Something else I was never that good at. I had many days of internet burnout where I dozed in my office chair, played games all night and lived on burgers and sticky buns. My total lack of self care almost drove me to a nervous break-down and it was a major reason behind the “how I destroyed my business” collapse of my business.
Now self care is built into my day and my week. I have one full day off every week, when I do no work at all and get away from the computer as much as possible. Daily – I make sure I have my first cup of coffee in peace and quiet and in the garden if possible. I eat three times a day; not at fixed times but not at my desk either. In the summer (which means temperatures of up to 50C here) I get up very early, around 5:30, and take a nap in the middle of the day. I drink a lot of water – because it makes me more alert. And at least once an hour I get up and move around – usually the amount of water I drink makes that a necessity anyway 🙂
We all have them – the things we “know” are true about ourselves like “I’m no good at sports”, “I can’t spell”, “I’m no good at making friends”, “I’m a night owl”, “I’m always late”. They go on and on and on .. and they’re all lies!
We are whatever we choose to be. If we want to play a sport, we can practise and improve; if spelling is difficult, we can read more and make sure we have spell-check available. I used to say I was a night owl until I had to catch the 6:30am bus to London every day, or be hauled over the coals by the CEO who lived a 10 minute walk away.
It was part of my personality and a bit of a joke, I thought, that I was always late – until I started teaching. If I didn’t get to college 15 minutes before the start of my first class, I was totally unprepared to take the lesson – and when you teach teenagers, that’s not something you can afford to be. If I was late getting to a class, I walked into a riot. So I learned to get up early and be on time.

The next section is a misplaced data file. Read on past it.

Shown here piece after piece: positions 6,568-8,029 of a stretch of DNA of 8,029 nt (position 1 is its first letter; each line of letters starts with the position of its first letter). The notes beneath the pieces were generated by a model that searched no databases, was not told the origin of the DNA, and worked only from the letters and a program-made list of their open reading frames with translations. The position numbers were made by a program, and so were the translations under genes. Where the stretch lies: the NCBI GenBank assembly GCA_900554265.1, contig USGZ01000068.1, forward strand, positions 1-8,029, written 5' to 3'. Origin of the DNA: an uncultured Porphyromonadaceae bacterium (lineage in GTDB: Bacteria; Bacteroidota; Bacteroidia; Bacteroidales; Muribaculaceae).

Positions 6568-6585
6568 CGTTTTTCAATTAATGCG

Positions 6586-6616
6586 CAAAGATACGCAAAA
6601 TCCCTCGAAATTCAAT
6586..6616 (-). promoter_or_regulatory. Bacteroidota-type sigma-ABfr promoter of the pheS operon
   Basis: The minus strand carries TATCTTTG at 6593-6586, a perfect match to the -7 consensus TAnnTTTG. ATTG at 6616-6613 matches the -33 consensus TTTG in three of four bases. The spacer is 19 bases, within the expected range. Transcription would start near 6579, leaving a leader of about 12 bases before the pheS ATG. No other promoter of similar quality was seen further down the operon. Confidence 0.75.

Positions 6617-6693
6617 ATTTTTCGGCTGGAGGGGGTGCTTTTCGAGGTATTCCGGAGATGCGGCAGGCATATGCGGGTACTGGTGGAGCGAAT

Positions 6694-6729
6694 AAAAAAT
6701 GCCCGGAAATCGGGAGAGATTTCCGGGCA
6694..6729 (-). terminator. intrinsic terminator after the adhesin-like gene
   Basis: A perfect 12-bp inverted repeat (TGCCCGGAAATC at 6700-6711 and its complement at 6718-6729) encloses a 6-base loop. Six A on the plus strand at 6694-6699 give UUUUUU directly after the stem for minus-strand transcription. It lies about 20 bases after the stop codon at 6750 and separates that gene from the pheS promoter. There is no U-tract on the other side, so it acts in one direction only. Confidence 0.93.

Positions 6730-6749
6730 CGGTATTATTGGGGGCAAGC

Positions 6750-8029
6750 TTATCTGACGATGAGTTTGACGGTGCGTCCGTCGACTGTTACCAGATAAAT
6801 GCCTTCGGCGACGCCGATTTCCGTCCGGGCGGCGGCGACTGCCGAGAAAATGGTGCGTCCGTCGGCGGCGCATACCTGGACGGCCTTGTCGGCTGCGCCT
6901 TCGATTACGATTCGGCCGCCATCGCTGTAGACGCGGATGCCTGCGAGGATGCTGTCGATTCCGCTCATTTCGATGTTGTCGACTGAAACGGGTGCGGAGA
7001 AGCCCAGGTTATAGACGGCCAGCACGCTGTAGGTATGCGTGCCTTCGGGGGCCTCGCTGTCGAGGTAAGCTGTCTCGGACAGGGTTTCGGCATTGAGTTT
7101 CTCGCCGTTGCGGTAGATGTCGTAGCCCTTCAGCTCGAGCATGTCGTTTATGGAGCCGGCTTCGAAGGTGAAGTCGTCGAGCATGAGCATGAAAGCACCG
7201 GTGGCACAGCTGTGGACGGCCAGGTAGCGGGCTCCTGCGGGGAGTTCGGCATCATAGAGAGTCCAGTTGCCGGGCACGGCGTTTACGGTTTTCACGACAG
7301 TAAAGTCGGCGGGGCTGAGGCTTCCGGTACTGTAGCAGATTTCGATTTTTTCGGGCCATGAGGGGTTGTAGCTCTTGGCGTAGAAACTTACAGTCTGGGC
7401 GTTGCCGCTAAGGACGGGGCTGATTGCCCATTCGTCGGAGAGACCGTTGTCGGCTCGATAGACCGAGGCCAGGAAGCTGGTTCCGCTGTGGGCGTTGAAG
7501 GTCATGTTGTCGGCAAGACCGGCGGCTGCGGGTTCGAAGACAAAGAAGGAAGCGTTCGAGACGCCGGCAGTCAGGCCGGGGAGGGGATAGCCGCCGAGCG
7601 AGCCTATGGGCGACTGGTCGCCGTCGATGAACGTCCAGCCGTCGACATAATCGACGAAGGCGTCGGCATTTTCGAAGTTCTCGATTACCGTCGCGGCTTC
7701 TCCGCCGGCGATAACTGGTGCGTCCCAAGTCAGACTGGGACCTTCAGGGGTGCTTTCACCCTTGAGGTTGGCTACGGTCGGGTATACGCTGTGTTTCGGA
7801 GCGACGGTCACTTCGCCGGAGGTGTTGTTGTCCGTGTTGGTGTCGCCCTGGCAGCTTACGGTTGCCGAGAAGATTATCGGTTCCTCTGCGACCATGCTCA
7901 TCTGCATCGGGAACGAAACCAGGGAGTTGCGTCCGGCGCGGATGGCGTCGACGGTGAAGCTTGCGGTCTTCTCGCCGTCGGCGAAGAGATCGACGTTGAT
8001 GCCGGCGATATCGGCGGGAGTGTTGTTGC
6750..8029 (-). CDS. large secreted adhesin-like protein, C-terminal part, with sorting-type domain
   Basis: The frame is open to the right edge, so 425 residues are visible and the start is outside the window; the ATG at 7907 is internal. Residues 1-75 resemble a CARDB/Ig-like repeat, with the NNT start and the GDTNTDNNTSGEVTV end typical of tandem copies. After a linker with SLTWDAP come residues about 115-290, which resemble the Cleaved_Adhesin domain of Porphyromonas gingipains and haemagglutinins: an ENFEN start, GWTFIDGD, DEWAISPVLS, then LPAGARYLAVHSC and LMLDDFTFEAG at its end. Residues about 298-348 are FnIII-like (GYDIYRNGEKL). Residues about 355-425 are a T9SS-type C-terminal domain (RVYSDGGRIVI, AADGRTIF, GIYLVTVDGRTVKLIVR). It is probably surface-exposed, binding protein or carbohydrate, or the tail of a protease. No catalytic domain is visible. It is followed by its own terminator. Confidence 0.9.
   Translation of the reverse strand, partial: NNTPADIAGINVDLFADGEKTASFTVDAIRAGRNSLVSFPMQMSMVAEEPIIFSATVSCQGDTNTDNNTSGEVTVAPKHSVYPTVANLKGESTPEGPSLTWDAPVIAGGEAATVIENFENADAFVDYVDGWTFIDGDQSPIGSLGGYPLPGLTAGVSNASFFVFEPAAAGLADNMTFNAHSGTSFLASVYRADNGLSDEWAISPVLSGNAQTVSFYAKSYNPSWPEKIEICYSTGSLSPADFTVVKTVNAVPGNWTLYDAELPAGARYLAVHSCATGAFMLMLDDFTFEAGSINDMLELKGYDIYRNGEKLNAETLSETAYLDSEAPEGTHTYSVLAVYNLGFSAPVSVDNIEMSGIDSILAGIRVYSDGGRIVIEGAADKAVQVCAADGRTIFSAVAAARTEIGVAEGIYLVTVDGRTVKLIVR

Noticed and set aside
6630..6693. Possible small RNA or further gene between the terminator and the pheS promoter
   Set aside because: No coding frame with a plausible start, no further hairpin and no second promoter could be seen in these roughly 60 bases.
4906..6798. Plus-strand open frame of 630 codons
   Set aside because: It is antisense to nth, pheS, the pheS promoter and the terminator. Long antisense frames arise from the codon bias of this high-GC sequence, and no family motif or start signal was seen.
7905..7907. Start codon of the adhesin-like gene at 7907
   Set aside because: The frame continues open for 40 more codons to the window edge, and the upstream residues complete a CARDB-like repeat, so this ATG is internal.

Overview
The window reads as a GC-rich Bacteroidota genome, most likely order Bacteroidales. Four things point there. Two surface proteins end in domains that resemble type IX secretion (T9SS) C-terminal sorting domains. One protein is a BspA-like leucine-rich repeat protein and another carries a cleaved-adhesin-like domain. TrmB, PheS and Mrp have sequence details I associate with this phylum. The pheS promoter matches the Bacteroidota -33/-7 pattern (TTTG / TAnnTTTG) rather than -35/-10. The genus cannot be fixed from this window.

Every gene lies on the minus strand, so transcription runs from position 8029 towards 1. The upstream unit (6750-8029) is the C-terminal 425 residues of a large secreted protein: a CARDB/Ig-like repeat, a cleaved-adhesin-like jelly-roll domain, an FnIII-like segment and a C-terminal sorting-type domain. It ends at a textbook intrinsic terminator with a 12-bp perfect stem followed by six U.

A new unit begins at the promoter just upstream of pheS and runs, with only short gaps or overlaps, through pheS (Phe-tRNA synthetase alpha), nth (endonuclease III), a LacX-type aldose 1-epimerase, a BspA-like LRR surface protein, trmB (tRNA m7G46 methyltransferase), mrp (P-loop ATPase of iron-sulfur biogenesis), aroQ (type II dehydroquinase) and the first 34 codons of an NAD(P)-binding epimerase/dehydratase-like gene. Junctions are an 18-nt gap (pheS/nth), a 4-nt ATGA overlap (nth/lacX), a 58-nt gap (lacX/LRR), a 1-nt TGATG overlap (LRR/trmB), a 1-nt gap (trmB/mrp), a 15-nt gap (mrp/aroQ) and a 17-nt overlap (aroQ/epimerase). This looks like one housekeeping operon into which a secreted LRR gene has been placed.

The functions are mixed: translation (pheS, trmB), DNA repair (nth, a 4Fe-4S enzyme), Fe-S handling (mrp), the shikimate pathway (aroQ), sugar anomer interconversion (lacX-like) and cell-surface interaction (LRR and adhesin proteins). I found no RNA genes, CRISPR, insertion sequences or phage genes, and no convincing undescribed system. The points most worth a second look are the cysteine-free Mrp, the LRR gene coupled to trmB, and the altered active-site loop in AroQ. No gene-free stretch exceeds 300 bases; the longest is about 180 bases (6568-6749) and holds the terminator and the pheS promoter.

Beliefs are just stories we tell ourselves over and over again, until we believe them. The only power they have over us is that we believe them – they’re not “real”.
One of my daily rituals is to choose a belief or a story and deliberate “destroy” (or destory) it in my mind. Sometimes even physically, by writing it on a piece of paper and burning it. The “night owl” and the “always late” stories died a long time ago, but I still have a few hanging around.
Other times I might use affirmations that are the opposite of the unwanted story I’m telling and that’s what I’ve been doing with one of the more enduring ones: “I’m not good with money” became “I love money and it serves me well”. So far in the last 6 months I’ve paid for a trip back to the UK for my nephew’s wedding and bought a new laptop, so the old story has taken a bit of a beating 🙂
How do you create the kind of day that you want? I’m always looking for new ways to support my choice to be happy 🙂
Isobel used to have a 4-hour daily commute to a high-powered job she hated and come home to an empty life. Now she lives in a beautiful villa overlooking the Red Sea, has a social life she can barely keep up with, works as and when she wants and is in a wonderful relationship with the love of her life. At age 50, she created a vision for her life and then she became it. She would love you to join her in stepping into the vision you have for your life. She also believes that life should be fun. With humor and understanding she shows you how, by combining small changes in your daily routine with a little secret sauce, your dream life is much, much closer than you think!